Better sleep can boost women’s career objectives
Original source: Good sleep can increase women?s work ambitions
If women want to work harder, they may need more sleep. According to a Washington State University study, sleep quality affects women’s happiness and job aspirations. Sleep quality didn’t affect men’s aspirations.
A two-week survey of 135 U.S. workers found this. Each day, participants indicated how well they slept and their mood, then how they felt about gaining status and responsibilities at work.
When women receive a good night’s sleep and their mood is elevated, they’re more inclined to aim for status and responsibility at work, says lead author Leah Sheppard of WSU’s Carson College of Business. If insufficient sleep affects their good attitude, they are less goal-oriented.
Sheppard and co-authors Julie Kmec of WSU and Teng Iat Loi of UM-Duluth polled full-time employees twice a day for two weeks, for a total of 2,200 observations. The participants answered questions regarding their previous night’s sleep and mood at midday every day and their plans to pursue more responsibility, prestige, and influence at work in the evenings.
Men and women reported good and unsatisfactory sleep quality throughout the research, with no gender difference. Poor sleep reduced women’s aspirations to seek more status at work.
The researchers can only hypothesize why sleep’s impact on mood affects women’s goals but not men’s. They suggest it may be due to gender differences in emotion control and cultural expectations?or a combination of these forces.
Neuroscience research shows that women experience greater emotional reactivity and less emotion regulation than men, and cultural preconceptions of women as more emotional might perpetuate this. Males are stereotypically more ambitious than women, therefore inadequate sleep may not dissuade men from their career goals.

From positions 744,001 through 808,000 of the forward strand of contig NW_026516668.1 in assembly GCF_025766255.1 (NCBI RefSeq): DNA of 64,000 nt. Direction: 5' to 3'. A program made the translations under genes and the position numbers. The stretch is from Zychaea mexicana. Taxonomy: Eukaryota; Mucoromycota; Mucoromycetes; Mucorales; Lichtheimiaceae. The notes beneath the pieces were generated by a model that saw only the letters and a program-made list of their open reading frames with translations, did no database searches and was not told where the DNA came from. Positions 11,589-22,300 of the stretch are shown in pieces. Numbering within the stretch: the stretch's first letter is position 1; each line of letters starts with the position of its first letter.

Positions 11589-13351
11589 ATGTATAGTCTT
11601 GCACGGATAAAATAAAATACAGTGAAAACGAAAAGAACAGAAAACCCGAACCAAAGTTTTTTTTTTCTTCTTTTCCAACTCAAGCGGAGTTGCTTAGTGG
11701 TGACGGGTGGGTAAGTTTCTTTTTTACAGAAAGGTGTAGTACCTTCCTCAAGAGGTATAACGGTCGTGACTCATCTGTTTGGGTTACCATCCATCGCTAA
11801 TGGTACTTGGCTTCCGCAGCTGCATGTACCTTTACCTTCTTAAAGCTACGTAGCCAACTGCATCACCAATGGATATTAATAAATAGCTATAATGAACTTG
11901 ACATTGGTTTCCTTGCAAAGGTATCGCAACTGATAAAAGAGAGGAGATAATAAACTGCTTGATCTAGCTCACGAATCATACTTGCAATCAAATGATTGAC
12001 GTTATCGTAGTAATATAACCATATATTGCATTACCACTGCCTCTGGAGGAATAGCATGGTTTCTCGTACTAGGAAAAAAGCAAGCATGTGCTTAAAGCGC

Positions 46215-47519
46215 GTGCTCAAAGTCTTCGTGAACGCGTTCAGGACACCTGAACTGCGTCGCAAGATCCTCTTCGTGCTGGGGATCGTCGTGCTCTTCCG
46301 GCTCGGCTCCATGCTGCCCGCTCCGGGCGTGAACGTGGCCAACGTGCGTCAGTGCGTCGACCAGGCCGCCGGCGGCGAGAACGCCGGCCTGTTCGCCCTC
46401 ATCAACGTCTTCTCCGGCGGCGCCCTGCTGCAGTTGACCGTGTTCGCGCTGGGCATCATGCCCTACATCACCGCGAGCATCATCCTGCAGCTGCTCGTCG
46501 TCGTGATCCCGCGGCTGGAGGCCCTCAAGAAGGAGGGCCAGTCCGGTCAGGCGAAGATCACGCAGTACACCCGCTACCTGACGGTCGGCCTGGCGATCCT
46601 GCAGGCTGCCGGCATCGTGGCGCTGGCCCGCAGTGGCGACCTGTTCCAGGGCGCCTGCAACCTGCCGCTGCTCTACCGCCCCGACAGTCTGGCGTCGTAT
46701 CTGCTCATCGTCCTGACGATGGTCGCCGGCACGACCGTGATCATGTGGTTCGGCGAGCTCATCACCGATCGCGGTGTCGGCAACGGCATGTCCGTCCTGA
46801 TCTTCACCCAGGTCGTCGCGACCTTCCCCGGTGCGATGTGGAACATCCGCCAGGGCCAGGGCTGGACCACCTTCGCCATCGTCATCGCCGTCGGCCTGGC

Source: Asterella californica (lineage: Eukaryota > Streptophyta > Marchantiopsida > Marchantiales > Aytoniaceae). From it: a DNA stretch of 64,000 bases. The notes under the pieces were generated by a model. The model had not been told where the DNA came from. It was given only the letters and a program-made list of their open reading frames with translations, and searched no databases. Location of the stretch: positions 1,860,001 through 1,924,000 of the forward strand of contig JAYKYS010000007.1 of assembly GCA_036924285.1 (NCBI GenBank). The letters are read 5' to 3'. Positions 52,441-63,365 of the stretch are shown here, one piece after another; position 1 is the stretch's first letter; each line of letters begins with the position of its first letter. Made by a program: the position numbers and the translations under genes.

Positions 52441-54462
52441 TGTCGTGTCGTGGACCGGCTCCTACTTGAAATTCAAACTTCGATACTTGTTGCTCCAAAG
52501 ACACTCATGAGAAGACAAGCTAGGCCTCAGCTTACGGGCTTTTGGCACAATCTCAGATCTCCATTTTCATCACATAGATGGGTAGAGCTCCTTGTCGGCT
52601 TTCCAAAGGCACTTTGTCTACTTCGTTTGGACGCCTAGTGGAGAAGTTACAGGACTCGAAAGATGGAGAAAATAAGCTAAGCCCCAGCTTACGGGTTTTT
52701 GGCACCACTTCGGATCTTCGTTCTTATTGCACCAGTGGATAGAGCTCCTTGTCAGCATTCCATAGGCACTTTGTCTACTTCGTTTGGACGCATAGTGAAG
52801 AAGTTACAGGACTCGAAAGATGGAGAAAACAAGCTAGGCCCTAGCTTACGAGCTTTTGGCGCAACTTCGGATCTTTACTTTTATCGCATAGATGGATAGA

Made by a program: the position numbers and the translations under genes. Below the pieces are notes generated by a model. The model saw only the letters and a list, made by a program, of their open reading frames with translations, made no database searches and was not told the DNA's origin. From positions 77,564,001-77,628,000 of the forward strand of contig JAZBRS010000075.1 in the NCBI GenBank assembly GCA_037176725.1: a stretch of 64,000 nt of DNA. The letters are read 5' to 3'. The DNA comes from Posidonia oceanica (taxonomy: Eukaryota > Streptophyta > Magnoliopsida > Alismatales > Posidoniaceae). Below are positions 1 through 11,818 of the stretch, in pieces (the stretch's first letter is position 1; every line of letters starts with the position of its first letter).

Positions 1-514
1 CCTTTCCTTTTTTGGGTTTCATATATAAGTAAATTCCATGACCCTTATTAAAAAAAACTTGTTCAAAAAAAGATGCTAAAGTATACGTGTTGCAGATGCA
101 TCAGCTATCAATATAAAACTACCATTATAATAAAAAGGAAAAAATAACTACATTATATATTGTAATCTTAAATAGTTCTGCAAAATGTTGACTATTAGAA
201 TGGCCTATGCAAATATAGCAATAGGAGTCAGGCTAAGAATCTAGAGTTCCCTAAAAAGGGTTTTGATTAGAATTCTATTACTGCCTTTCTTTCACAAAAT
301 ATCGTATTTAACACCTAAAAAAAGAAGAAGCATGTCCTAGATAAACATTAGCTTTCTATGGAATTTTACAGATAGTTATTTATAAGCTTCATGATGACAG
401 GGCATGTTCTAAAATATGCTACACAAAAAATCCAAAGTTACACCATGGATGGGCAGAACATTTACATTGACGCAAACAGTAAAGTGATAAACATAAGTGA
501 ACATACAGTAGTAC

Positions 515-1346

Sheppard said these findings are good news for women seeking job advancement. They might use meditation to help with sleep and mood management, set better work hours, and strive to obtain better sleep.
“It’s crucial to relate objectives to something controlled outside work,” she said. Anyone may improve sleep and mood by taking certain steps.
Summary of today?s sleep health news
To sum it up, in a study published in PLoS ONE, researchers investigated the impact of COVID-19 on college students’ sleep quality and mental health. 68%, 45%, and 59% of COVID-19 participants reported less sleep, later bedtimes, and worse sleep health. Mid-pandemic sleep disturbances were three times pre-pandemic (OR 3.0). Sleep disturbances increased sadness and anxiety, highlighting the adverse relationship between sleep quality and MH.
Additionally, a combination of two simple therapy reduced the frequency of disturbing nightmares in 36 patients with nightmare conditions. In imagery rehearsal therapy, people recreate their worst dreams to end happily. Then, they “rehearse” the altered story to overwrite the nightmare. A sleep headphone headband played the piano chord C69 every 10 seconds during REM sleep when nightmares are most common.
Lastly, according to a Washington State University study, sleep quality affects women’s happiness and job aspirations. Sleep quality didn’t affect men’s aspirations. When women receive a good night’s sleep and their mood is elevated, they’re more inclined to aim for status and responsibility at work, says lead author Leah Sheppard of WSU’s Carson College of Business. If insufficient sleep affects their good attitude, they are less goal-oriented.